Johnson: Well, my case, which has been very consistent, is that we’d probably add about 2 million jobs for all of 2013, which we’re on track with today’s report, probably a little ahead, but February is always kind of a good month. But we're on pace to do that. We’ll add about 1 million people to the workforce, which means net we'll take the unemployment rolls down by about 1 million--the 2 million gains, plus 1 million new entrants. That leaves 1 million, and that represents just under 1% change in the unemployment level. We started at 7.9%, that implies by the end of the year we might be somewhere between 6.9% and 7.1% --this is kind of where I’m at--by December. By then the trend will be crystal clear to the Fed that, "We're on the way to 6.5%," and I think the tightening could begin as early as December. And I think we've seen some arguments in the Fed saying that may be the case. Then, of course, we see a weak number, and [Fed chairman Ben] Bernanke comes out, and then we all kind of drop it for a while. But I do think by December, the Fed will at least kind of say, "let's not do anymore lightening." And I think that may be the one surprise out of this.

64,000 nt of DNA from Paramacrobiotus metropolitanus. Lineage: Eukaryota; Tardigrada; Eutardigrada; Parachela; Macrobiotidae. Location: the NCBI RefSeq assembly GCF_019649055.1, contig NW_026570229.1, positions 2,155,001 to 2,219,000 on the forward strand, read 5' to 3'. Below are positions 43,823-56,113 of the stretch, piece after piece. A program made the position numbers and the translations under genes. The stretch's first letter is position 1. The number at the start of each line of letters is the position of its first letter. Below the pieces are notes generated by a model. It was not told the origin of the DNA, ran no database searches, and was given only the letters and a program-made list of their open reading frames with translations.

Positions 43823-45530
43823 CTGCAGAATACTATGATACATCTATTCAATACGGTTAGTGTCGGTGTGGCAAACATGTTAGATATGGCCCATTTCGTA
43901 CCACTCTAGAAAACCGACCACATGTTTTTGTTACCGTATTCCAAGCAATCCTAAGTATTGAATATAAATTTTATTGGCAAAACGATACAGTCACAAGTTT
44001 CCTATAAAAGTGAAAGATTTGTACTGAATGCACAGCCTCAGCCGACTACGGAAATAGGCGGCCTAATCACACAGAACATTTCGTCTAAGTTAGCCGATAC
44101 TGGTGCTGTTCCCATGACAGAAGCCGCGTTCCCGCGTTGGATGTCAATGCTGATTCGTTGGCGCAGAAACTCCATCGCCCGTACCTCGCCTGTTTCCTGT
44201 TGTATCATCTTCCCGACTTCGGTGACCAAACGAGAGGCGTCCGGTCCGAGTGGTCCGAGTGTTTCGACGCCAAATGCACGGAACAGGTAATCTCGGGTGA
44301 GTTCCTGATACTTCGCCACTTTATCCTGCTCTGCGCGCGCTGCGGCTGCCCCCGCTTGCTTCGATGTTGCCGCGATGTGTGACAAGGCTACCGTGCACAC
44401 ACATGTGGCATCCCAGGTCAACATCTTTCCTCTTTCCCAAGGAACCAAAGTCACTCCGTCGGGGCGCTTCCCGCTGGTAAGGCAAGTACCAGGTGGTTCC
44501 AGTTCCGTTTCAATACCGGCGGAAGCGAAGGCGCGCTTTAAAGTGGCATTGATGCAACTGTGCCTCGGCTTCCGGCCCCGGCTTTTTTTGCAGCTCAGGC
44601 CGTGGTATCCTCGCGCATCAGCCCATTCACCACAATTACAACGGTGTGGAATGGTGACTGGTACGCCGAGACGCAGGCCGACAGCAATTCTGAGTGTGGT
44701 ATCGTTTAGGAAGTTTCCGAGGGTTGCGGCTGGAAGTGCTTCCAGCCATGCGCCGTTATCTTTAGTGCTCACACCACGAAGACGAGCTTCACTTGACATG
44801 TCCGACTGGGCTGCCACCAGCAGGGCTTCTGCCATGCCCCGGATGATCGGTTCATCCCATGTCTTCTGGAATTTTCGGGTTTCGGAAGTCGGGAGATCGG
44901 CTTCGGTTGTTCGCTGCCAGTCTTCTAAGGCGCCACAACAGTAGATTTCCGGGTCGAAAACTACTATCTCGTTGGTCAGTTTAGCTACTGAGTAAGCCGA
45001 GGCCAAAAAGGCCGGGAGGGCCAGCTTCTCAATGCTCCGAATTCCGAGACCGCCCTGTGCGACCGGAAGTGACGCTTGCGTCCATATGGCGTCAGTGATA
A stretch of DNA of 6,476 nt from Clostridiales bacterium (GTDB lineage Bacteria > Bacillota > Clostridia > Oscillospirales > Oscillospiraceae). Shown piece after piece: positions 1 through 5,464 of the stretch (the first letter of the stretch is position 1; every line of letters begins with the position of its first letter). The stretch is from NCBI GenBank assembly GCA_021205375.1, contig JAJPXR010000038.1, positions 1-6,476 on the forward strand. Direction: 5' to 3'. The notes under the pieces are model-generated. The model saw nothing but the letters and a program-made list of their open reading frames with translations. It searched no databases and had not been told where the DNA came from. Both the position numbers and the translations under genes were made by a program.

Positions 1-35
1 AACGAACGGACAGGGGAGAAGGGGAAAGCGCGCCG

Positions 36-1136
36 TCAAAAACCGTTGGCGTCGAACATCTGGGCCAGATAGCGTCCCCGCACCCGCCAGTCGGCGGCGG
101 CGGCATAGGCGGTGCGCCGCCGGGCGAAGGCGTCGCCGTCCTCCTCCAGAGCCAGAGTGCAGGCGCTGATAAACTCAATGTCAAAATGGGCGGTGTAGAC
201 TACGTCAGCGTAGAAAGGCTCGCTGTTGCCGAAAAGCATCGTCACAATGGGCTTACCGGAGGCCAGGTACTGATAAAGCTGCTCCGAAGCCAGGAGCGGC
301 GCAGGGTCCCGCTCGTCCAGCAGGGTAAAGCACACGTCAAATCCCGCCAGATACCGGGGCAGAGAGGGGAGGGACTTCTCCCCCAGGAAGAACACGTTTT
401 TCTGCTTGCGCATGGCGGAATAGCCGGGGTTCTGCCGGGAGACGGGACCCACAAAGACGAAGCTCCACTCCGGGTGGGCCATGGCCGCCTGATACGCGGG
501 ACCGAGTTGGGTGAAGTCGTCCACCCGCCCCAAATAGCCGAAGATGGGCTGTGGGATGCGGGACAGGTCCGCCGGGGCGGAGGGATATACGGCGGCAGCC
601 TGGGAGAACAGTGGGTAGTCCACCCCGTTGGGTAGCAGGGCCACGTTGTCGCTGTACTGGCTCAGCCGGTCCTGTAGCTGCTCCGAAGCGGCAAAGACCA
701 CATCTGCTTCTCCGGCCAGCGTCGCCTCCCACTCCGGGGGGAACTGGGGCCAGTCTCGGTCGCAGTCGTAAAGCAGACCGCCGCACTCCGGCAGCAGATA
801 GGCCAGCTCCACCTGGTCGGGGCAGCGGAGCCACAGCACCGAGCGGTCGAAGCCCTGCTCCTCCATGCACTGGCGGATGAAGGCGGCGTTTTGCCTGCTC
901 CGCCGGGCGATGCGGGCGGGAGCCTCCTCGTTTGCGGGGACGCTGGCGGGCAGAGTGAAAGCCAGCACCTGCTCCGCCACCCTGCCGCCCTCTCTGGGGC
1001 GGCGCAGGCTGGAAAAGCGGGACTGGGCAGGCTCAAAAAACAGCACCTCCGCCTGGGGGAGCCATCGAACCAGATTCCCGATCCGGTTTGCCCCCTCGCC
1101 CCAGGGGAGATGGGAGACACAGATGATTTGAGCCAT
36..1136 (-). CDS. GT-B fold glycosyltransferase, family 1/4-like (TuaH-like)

Glaser: So, it sound like there has been a lot of good news in this month’s report. Anything on the downside, anything that maybe is a potential red flag?
Johnson: Yeah. I don't think there is anything that’s a big worsening trend, but I think this is not a total game-changer. This isn’t like the best employment report I've ever seen; we had a better report last February. So I think you have to put the number in a little bit of a context. It’s a good number, a very good number, better than the trend, but let's not get carried away with it. I think that's one thing to keep in mind. Then there are also some revisions. January was down into the low 100,000s for job growth. They did revise December up, but not quite as much as they did January down. So, again, that kind of inflated the number a little bit if you made that adjustment, instead of 236,000, we’re probably something closer to 200,000 jobs added. So, you got to keep that in mind, and I’d say that would be the other negative in the report.
Glaser: Bob, thanks for your analysis this morning.
Johnson: Thank you.
Glaser: For Morningstar, I am Jeremy Glaser.